The Last of What I Am
The Last of What I Am is the story of Tom Smiley, a soldier in the Confederate army. He begins his tale when a young couple begins renovating the family home where his ghost is currently residing. His tale spans the civil war and all those affected by it. Living on a farm in Virginia that dealt mostly with grain, his family didn’t own any slaves. And yet, Tom was caught up in the excitement of fighting for the South, before he realized the horror of what they were fighting for. Tom tells of his moral struggles to remain in the army when he knows he faces consequences if he deserts. Eventually, he is captured by the Union and imprisoned for a year in horrible conditions. The house’s owner, Phoebe, attempts to help him with his grief, shame, and sorrow of fighting a war he didn’t agree with and those he lost along the way for Tom to finally find peace.
This was an incredibly moving piece of historical fiction. You have to be completely hard-hearted not to get emotional in this tale. I couldn’t help but cry at Mary’s description of a slave auction. It still seems incredible that people can do that to one another. I’m not sure how I can understand how people think that we are inherently good when you read of terrible things like that. I thought the author did a brilliant job of depicting life from a soldier’s point of view, especially one who fought for something so wrong and yet didn’t agree with it. I imagine there were many people like that in the Civil War as well as Germans forced to fight in Hitler’s army while not agreeing with his choices. I found it staggering when the author states that “seventy-five percent of the entire South didn’t own a slave but were forced to defend it with the draft.” You could feel the desperation of those who disagreed but didn’t want to die or have their families harmed. Neither side was innocent of atrocious acts committed against their fellow humans. The scenes from Tom’s imprisonment make that very clear. You would think the guards would remember what they’re fighting for and treat their prisoners with some compassion, but it’s so easy for us to find reasons to hate each other and decide some of us are less than human. Overall, I would highly recommend this to fans of historical fiction. It’s an excellent chance to walk in someone else’s shoes and see history from another’s point of view.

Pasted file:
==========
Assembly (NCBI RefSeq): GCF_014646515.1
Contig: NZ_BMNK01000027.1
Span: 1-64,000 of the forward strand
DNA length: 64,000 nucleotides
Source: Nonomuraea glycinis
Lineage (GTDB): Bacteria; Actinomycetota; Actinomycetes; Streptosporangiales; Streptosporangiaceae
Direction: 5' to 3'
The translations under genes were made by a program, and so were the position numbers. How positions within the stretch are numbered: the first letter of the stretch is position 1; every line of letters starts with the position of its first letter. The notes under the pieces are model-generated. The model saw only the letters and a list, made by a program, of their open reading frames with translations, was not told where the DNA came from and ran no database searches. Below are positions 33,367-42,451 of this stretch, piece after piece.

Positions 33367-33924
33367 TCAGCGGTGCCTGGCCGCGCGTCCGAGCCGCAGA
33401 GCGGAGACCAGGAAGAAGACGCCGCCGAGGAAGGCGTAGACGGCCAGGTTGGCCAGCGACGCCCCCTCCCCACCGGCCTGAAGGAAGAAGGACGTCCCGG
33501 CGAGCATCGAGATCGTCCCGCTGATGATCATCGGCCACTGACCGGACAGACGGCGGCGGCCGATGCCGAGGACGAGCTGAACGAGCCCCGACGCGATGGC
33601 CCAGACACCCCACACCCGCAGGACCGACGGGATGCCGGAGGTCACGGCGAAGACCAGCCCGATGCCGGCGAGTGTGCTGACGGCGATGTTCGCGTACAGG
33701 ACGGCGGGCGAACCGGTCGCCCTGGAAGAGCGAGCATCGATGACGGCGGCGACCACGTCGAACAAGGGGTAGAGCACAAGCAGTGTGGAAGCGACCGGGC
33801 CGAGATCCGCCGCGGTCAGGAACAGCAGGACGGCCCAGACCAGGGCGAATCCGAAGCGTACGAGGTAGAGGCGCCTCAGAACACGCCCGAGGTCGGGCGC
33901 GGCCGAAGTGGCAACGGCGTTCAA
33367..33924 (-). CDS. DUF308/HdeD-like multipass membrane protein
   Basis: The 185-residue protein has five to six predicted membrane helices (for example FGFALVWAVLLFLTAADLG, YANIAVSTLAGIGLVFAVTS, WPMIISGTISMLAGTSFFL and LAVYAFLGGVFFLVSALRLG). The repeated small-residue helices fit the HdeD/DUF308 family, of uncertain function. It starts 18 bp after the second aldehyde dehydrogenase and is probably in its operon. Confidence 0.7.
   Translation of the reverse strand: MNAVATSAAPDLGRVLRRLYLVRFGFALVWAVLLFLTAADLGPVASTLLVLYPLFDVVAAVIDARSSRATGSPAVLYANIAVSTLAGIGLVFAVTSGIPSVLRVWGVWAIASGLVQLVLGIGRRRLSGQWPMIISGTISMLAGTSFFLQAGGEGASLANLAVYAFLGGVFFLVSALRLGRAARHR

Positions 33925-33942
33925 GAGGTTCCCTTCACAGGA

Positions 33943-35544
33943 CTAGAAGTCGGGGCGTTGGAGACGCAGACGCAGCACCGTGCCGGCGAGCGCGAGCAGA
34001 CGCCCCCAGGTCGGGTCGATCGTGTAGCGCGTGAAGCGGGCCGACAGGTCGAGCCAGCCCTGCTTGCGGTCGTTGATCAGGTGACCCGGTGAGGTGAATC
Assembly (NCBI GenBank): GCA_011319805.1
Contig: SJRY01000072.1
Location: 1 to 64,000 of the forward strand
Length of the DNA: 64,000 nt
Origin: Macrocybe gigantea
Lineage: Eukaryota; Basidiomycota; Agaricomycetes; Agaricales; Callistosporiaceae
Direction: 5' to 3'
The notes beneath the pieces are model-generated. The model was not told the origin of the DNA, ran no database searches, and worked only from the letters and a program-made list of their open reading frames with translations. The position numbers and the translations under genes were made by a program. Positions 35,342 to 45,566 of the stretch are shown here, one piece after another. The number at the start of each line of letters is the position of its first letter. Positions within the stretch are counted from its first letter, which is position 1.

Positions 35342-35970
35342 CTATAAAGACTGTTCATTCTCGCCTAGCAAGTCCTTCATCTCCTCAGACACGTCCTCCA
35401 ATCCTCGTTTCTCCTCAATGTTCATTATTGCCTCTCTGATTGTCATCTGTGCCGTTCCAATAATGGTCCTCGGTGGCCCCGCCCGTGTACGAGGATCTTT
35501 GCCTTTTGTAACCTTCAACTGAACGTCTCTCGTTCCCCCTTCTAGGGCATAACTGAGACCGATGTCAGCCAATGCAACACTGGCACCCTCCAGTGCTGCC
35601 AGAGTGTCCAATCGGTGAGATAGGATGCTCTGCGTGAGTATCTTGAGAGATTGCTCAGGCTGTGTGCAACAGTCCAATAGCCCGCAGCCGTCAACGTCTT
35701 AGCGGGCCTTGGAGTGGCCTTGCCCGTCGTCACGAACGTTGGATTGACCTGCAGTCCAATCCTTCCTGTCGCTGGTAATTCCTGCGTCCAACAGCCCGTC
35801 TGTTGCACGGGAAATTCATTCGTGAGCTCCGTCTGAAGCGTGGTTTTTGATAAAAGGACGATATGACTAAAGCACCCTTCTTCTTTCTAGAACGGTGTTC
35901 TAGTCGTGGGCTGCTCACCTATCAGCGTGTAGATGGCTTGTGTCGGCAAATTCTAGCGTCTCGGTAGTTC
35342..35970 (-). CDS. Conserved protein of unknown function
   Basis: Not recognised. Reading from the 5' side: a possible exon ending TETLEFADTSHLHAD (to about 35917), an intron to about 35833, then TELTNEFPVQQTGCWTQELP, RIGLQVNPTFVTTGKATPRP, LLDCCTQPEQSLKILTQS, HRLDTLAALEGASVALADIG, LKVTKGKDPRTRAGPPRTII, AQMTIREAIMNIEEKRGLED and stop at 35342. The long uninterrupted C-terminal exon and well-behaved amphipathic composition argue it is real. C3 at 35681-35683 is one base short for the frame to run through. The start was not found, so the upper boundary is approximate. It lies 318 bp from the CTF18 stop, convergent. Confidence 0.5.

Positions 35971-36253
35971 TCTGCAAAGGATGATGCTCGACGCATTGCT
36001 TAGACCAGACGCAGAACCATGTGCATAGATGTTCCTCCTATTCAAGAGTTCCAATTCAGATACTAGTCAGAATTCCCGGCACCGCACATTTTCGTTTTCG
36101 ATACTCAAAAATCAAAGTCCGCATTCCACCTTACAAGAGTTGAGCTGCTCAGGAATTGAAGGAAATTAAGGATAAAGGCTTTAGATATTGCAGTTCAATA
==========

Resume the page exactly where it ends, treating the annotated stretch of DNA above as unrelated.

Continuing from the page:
|Page Count||310 pages|
|Publisher||Union Square & Co|
|Amazon||Buy this Book|